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Ball and stick model of nitroxyl
IUPAC name
Systematic IUPAC name
Oxidanimine[citation needed]
Other names
Hydrogen oxonitrate(I)

Nitronous oxide
Nitrosyl hydride

Hyponitrous acid monomer
3D model (JSmol)
MeSH Nitroxyl
Molar mass 31.014 g·mol−1
log P 0.74
33.88 J K−1 mol−1
220.91 J K−1 mol−1
Except where otherwise noted, data are given for materials in their standard state (at 25 °C [77 °F], 100 kPa).
Infobox references

Nitroxyl (common name) or azanone (IUPAC name)[1] is the chemical compound HNO. It is well known in the gas phase.[2][3] NO It is the reduced form of nitric oxide (NO) and is isoelectronic with dioxygen. Nitroxyl can be formed as a reaction intermediate.


Nitroxyl is produced from the reagents "Angeli's salt" (Na2N2O3) and "Piloty's acid" (PhSO2NHOH).[4] Other notable studies on the production of HNO exploit cycloadducts of acyl nitroso species, which are known to decompose via hydrolysis to HNO and acyl acid. Upon photolysis these compounds release the acyl nitroso species which then further decompose.[5] HNO is generated via organic oxidation of cyclohexanone oxime with lead tetraacetate to form 1-nitrosocyclohexyl acetate:[6]

Nitrosocyclohexyl acetate

This compound can be hydrolyzed under basic conditions in a phosphate buffer to HNO, acetic acid, and cyclohexanone.

Dichloramine reacts with hydroxyl ion, which can be present in water or comes from water, to yield nitroxyl radical and the chloride ion.[7]


Nitroxyl is a weak acid, with pKa of 11, the conjugate base being the triplet state of NO. When producing the singlet state, the pKa is closer to 23.[8][9]

Nitroxyl rapidly decomposes by a bimolecular pathway to nitrous oxide (k at 298 K = 8×106 M s):[8]

2 HNO → N2O + H2O

The reaction proceeds via dimerization to hyponitrous acid, H2N2O2, which subsequently undergoes dehydration. Therefore, HNO is generally prepared in situ as described above.

Nitroxyl is very reactive towards nucleophiles, including thiols. The initial adduct rearranges to a sulfinamide:[9]



In biological samples, nitroxyl can be detected using fluorescent sensors, many of which are based on the reduction of Cu(II) to Cu(I) with concomitant increase in fluorescence.[10]

Medicinal chemistry[edit]

Nitroxyl donors, known as nitroso compounds, show potential in the treatment of heart failure and ongoing research is focused on finding new molecules for this task.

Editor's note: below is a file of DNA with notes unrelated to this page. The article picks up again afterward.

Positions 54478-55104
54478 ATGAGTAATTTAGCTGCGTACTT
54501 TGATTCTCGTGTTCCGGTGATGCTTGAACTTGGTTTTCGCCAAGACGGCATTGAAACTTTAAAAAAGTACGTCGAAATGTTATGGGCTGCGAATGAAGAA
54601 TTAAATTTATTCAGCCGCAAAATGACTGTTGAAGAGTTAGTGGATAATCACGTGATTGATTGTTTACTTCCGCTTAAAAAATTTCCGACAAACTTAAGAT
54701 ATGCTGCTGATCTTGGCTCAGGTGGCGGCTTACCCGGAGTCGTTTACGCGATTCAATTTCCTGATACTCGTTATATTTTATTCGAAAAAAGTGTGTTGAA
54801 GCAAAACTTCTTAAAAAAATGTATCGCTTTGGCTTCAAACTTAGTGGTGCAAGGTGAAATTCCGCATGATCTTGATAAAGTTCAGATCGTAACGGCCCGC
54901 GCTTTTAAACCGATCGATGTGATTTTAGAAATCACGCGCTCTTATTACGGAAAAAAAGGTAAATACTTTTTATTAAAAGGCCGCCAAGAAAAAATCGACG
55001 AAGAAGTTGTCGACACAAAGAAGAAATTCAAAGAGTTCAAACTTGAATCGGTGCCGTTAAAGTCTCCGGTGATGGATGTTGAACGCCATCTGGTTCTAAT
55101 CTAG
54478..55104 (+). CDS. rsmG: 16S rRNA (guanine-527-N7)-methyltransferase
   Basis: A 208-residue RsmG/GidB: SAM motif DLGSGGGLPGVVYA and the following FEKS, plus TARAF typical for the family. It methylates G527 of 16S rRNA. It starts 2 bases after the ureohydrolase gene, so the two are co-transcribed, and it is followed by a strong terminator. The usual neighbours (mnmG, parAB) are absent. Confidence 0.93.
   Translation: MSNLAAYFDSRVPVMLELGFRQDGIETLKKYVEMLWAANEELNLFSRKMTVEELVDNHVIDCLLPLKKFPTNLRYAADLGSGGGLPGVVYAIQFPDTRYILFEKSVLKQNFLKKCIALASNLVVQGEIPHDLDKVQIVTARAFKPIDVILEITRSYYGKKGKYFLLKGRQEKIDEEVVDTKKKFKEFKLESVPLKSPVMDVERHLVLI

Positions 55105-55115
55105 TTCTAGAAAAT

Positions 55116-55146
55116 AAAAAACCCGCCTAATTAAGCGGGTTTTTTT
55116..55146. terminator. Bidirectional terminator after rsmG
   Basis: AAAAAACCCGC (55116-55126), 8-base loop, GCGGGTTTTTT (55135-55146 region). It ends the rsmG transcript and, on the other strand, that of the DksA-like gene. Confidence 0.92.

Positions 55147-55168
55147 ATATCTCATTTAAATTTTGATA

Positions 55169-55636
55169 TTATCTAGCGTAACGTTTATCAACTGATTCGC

See also[edit]

  • Nitroxyl radicals (also called aminoxyl radicals) — chemical species containing the R2N–O functional group


  1. ^ Doctorovich, F.; Bikiel, D.; Pellegrino, J.; Suárez, S. A.; Larsen, A.; Martí, M. A. (2011). "Nitroxyl (azanone) trapping by metalloporphyrins". Coordination Chemistry Reviews. 255 (23–24): 2764–2784. doi:10.1016/j.ccr.2011.04.012.
  2. ^ Greenwood, Norman N.; Earnshaw, Alan (1997). Chemistry of the Elements (2nd ed.). Butterworth-Heinemann. ISBN 0-08-037941-9.
  3. ^ Wiberg, Egon; Holleman, Arnold Frederick (2001). Inorganic Chemistry. Elsevier. ISBN 978-0-12-352651-9.
  4. ^ Nagasawa, H. T.; Kawle, S. P.; Elberling, J. A.; DeMaster, E. G.; Fukuto, J. M. (1995). "Prodrugs of Nitroxyl as Potential Aldehyde Dehydrogenase Inhibitors vis-a-vis Vascular Smooth Muscle Relaxants". J. Med. Chem. 38 (11): 1865–1871. doi:10.1021/jm00011a005.
  5. ^ Cohen, A. D.; Zeng, B.-B.; King, S. B.; Toscano, J. P. (2003). "Direct observation of an acyl nitroso species in solution by time-resolved IR spectrocopy". J. Am. Chem. Soc. 125 (6): 1444–1445. doi:10.1021/ja028978e. PMID 12568581.
  6. ^ Sha, Xin; Isbell, T. Scott; Patel, Rakesh P.; Day, Cynthia S.; King, S. Bruce (2006). "Hydrolysis of Acyloxy Nitroso Compounds Yields Nitroxyl (HNO)". J. Am. Chem. Soc. 128 (30): 9687–9692. doi:10.1021/ja062365a. PMID 16866522.
  7. ^ White, George Clifford (1986). The handbook of chlorination (2nd ed.). New York: Van Nostrand Reinhold. p. 169. ISBN 978-0-442-29285-0.
  8. ^ a b Shafirovich, V.; Lymar, S. V. (2002). "Nitroxyl and its anion in aqueous solutions: Spin states, protic equilibria, and reactivities toward oxygen and nitric oxide". Proceedings of the National Academy of Sciences of the United States of America. 99, 7340 (11): 7340–7345. doi:10.1073/pnas.112202099. PMC 124232. PMID 12032284.CS1 maint: Uses authors parameter (link)
  9. ^ a b Bianco, C. L.; Toscano, J. P.; Bartberger, M. D.; Fukuto, J. M. (2017). "The chemical biology of HNO signaling". Archives of Biochemistry and Biophysics. 617: 129–136. doi:10.1016/ PMC 5318259. PMID 27555493.CS1 maint: Uses authors parameter (link)
  10. ^ Rivera-Fuentes, Pablo; Lippard, Stephen J. (2015). "Metal-Based Optical Probes for Live Cell Imaging of Nitroxyl (HNO)". Acc. Chem. Res. 38 (11): 2427–2434. doi:10.1021/acs.accounts.5b00388. hdl:1721.1/107934. PMID 26550842.